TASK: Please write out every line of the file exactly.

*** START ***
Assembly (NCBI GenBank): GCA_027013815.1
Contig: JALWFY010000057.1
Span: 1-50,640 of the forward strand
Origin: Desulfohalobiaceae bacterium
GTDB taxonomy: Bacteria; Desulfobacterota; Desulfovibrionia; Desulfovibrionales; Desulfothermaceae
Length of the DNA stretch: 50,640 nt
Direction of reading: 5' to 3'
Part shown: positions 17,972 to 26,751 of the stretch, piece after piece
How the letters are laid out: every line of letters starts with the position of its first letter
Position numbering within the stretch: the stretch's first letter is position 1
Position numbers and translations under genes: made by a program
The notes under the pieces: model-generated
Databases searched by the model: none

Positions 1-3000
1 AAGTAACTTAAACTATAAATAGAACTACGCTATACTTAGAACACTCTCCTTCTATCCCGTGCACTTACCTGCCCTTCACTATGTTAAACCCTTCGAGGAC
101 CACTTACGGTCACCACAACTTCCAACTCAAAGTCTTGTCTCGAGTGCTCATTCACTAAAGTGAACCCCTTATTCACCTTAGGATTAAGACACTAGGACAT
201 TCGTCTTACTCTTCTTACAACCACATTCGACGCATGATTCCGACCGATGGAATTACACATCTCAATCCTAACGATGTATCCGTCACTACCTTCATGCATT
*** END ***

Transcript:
Assembly (NCBI GenBank): GCA_027013815.1
Contig: JALWFY010000057.1
Span: 1-50,640 of the forward strand
Origin: Desulfohalobiaceae bacterium
GTDB taxonomy: Bacteria; Desulfobacterota; Desulfovibrionia; Desulfovibrionales; Desulfothermaceae
Length of the DNA stretch: 50,640 nt
Direction of reading: 5' to 3'
Part shown: positions 17,972 to 26,751 of the stretch, piece after piece
How the letters are laid out: every line of letters starts with the position of its first letter
Position numbering within the stretch: the stretch's first letter is position 1
Position numbers and translations under genes: made by a program
The notes under the pieces: model-generated
Databases searched by the model: none

Positions 1-3000
1 AAGTAACTTAAACTATAAATAGAACTACGCTATACTTAGAACACTCTCCTTCTATCCCGTGCACTTACCTGCCCTTCACTATGTTAAACCCTTCGAGGAC
101 CACTTACGGTCACCACAACTTCCAACTCAAAGTCTTGTCTCGAGTGCTCATTCACTAAAGTGAACCCCTTATTCACCTTAGGATTAAGACACTAGGACAT
201 TCGTCTTACTCTTCTTACAACCACATTCGACGCATGATTCCGACCGATGGAATTACACATCTCAATCCTAACGATGTATCCGTCACTACCTTCATGCATT